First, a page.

# Python Split String at Last Occurrence

β‘Summary:  Use `given_string.rsplit('sep', 1)` to split the string at the last occurrence. Another approach to solve the problem is to use `given_string.rpartition('sep')`

Minimal Example:

```text = 'Fred fed Ted bread and Ted fed Fred bread'
# Method 1
print(text.rsplit('fed', 1))
# OUTPUT: ['Fred fed Ted bread and Ted ', ' Fred bread']

# Method 2
li = list(text.rpartition('fed'))
li.remove(li[1])
print(li)
# OUTPUT: ['Fred fed Ted bread and Ted ', ' Fred bread']```

## Problem Formulation

πProblem: Given a string. How will you split the string at the last occurrence?

### Example

Consider that you are given a string with multiple occurrences of the word βscreamβ. You have to split the string at the last occurrence of the word βscreamβ.

```# Input:
text = 'I scream, you scream, we all scream for ice cream'
# Expected Output:
['I scream, you scream, we all ', ' for ice cream']```

Letβs dive into the different ways of solving the given problem.

## Method 1: Using rsplit

Prerequisite: The `rsplit()` method splits a given string based on a given separator and stores the characters/substrings into a list. For example, `finxterx123.rsplit('x')` will return the list `['fin', 'ter', '123']` as an output.

• `rsplit` can take two arguments:
• `sep` β The separator string on which it is split.
• `maxsplit` β The number of times the string is split.

πRead more here: Python String rsplit()

Approach: As we have to split the string only once at the last occurrence, we can use the `maxsplit` argument to solve the given problem by setting the `maxsplit = 1`. Therefore, the string will split along the specified separator only once from the right end.

Code:

```text = 'I scream, you scream, we all scream for ice cream'
print(text.rsplit('scream', 1))

# OUTPUT: ['I scream, you scream, we all ', ' for ice cream']```

## Method 2: Using rpartition

Prereqiuiste: The `rpartition()`  method searches for a separator substring and returns a tuple with three strings: (1) everything before the separator, (2) the separator itself, and (3) everything after it. For example: `finxterx123'.rpartition('x')` will return the following tuple: `('finxter', 'x', '123')`

πRead more here: Python String rpartition()

Code:

```text = 'I scream, you scream, we all scream for ice cream'
li = list(text.rpartition('scream'))
li.remove(li[1])
print(li)
# OUTPUT: ['I scream, you scream, we all ', ' for ice cream']```

Explanation: Here, we have used the string β`scream`β as the separator. The `rpartition()` method splits the string when it finds the ‘scream’ separator. Now, a problem here is the word βscreamβ is also stored as an item within the list. This is all right if you want to keep the separator. However, in this case we do not need the separator. Hence, we use the `remove()` method to eliminate the second element (at index 1) where the separator is stored.

## Bonus: rsplit() vs rpartition()

• If you are using the `split()` function, it will split the string at each occurrence of the given delimiter. It returns a list of the words in the string. Similarly we have a method known as `rsplit()`. It works the same as the `split()` function with the only difference being that the `rsplit()` function splits from the right end of the string.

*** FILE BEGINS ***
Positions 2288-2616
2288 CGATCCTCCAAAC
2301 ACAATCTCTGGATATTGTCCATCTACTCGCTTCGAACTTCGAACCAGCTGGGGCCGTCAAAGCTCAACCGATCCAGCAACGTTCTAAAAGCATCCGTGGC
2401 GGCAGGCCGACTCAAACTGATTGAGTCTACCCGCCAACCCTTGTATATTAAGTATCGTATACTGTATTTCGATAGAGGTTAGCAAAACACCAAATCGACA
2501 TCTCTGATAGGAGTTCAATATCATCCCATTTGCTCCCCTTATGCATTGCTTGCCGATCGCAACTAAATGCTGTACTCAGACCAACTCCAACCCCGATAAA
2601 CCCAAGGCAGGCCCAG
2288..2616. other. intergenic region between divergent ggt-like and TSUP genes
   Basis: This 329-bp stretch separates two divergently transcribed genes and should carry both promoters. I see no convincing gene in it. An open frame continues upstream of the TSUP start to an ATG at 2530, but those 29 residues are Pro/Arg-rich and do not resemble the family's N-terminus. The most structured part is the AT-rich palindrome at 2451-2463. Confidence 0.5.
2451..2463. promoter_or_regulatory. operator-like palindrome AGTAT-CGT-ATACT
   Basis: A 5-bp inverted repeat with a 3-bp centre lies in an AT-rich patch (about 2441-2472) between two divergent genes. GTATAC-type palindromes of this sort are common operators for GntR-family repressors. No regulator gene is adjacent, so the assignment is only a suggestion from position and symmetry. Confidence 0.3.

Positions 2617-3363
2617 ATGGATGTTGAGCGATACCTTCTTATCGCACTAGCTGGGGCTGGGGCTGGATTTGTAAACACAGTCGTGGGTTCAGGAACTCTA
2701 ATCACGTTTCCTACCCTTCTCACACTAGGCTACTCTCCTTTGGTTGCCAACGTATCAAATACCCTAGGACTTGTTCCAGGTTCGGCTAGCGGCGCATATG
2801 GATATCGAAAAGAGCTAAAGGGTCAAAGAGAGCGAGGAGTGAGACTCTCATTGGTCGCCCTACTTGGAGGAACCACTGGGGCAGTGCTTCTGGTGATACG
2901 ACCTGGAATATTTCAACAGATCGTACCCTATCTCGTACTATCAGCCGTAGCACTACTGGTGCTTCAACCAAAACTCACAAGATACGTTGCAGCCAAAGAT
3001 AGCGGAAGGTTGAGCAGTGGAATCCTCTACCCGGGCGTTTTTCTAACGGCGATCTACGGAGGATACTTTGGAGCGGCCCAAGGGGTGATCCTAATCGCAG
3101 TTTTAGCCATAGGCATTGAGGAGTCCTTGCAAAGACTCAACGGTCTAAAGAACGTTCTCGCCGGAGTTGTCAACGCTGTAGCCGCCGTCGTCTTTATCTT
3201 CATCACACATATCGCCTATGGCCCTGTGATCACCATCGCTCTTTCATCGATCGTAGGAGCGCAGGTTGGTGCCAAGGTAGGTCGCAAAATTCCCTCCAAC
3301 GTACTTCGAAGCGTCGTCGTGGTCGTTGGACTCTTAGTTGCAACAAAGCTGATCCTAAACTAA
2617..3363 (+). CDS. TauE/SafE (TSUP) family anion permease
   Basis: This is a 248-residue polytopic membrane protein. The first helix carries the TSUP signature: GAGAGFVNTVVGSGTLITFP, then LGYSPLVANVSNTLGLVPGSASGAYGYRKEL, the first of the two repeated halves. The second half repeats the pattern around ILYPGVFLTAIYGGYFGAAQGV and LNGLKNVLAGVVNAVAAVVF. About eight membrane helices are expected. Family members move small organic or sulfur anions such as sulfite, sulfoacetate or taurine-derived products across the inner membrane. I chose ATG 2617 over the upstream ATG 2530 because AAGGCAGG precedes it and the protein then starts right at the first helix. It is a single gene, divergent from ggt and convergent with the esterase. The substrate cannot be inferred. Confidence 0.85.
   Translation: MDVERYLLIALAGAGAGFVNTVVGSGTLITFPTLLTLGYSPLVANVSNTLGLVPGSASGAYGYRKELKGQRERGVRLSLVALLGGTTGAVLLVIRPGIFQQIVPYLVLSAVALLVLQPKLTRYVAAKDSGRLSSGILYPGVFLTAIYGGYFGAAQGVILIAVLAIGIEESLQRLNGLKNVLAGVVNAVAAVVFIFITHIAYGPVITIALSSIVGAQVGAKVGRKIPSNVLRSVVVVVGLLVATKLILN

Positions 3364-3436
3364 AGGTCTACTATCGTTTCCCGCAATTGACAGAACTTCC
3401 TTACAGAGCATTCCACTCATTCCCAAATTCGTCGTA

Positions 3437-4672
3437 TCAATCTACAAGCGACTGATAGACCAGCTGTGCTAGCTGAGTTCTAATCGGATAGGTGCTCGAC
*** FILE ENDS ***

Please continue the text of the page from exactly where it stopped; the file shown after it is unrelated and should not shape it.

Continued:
• Whereas, if you use the `partition()` function, it will split the string at the first occurrence of the separator. It returns a tuple containing 3 elements the part before the separator, the separator itself, and the part after the separator. Similarly we have a method known as `rpartition()`. It works the same as the `partition()` function with the only difference being that the `rpartition()` function splits the string at the last occurrence.

Example:

```col = "black-red-pink-yellow"
print(col.split("-", 1))
print(col.rsplit("-", 1))

print(col.partition("-"))
print(col.rpartition("-"))```

Output

```['black', 'red-pink-yellow']
['black-red-pink', 'yellow']
('black', '-', 'red-pink-yellow')
('black-red-pink', '-', 'yellow')```
• When you are using the `rsplit()` function, and no separator or delimiter is mentioned, the function will split the string based on the occurrence of whitespaces. Whereas, if  a separator or delimiter isnβt mentioned while using the `rpartition()` function, itβll raise a `TypeError`.
```col = "black-red pink-yellow blue"
print(col.rsplit())

try:
print(col.rpartition())
except Exception as e:
print(e)```

Output

```['black-red', 'pink-yellow', 'blue']

str.rpartition() takes exactly one argument (0 given)```

Basically, the main difference between the two functions is that the `rsplit()` method will split the string at any occurrence of the given argument unless a `maxsplit` argument is specified, while the `rpartition()` will only split the string at the last occurrence.

## Conclusion

I hope the methods to solve the problem used in this tutorial helped you to learn how to split a string at the last occurrence of a specified delimiter. Please subscribe and stay tuned for more interesting tutorials and solutions.

πRecommended Read: Python | Split String and Get Last Element

Check out my new Python book Python One-Liners (Amazon Link).

If you like one-liners, you’ll LOVE the book. It’ll teach you everything there is to know about a single line of Python code. But it’s also an introduction to computer science, data science, machine learning, and algorithms. The universe in a single line of Python!

The book was released in 2020 with the world-class programming book publisher NoStarch Press (San Francisco).

Publisher Link: https://nostarch.com/pythononeliners